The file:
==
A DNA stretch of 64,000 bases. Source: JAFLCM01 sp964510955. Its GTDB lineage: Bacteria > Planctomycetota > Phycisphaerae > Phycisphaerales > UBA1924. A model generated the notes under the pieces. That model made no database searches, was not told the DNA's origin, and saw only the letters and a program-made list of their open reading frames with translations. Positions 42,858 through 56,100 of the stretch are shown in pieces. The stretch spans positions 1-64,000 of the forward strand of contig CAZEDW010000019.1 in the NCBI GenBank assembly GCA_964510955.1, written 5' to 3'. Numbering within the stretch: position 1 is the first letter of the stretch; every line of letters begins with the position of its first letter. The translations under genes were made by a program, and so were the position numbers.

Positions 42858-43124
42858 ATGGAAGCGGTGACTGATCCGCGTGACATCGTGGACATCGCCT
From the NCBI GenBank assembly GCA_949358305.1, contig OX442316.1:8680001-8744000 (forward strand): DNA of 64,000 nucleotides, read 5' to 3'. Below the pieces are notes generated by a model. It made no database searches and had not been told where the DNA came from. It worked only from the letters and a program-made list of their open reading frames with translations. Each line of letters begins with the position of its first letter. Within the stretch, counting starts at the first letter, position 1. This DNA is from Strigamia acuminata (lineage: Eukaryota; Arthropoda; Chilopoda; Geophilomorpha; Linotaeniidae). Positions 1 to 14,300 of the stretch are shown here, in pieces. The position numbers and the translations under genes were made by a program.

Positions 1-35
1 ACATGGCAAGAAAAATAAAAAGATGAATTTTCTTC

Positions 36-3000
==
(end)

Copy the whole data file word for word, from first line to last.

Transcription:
A DNA stretch of 64,000 bases. Source: JAFLCM01 sp964510955. Its GTDB lineage: Bacteria > Planctomycetota > Phycisphaerae > Phycisphaerales > UBA1924. A model generated the notes under the pieces. That model made no database searches, was not told the DNA's origin, and saw only the letters and a program-made list of their open reading frames with translations. Positions 42,858 through 56,100 of the stretch are shown in pieces. The stretch spans positions 1-64,000 of the forward strand of contig CAZEDW010000019.1 in the NCBI GenBank assembly GCA_964510955.1, written 5' to 3'. Numbering within the stretch: position 1 is the first letter of the stretch; every line of letters begins with the position of its first letter. The translations under genes were made by a program, and so were the position numbers.

Positions 42858-43124
42858 ATGGAAGCGGTGACTGATCCGCGTGACATCGTGGACATCGCCT
From the NCBI GenBank assembly GCA_949358305.1, contig OX442316.1:8680001-8744000 (forward strand): DNA of 64,000 nucleotides, read 5' to 3'. Below the pieces are notes generated by a model. It made no database searches and had not been told where the DNA came from. It worked only from the letters and a program-made list of their open reading frames with translations. Each line of letters begins with the position of its first letter. Within the stretch, counting starts at the first letter, position 1. This DNA is from Strigamia acuminata (lineage: Eukaryota; Arthropoda; Chilopoda; Geophilomorpha; Linotaeniidae). Positions 1 to 14,300 of the stretch are shown here, in pieces. The position numbers and the translations under genes were made by a program.

Positions 1-35
1 ACATGGCAAGAAAAATAAAAAGATGAATTTTCTTC

Positions 36-3000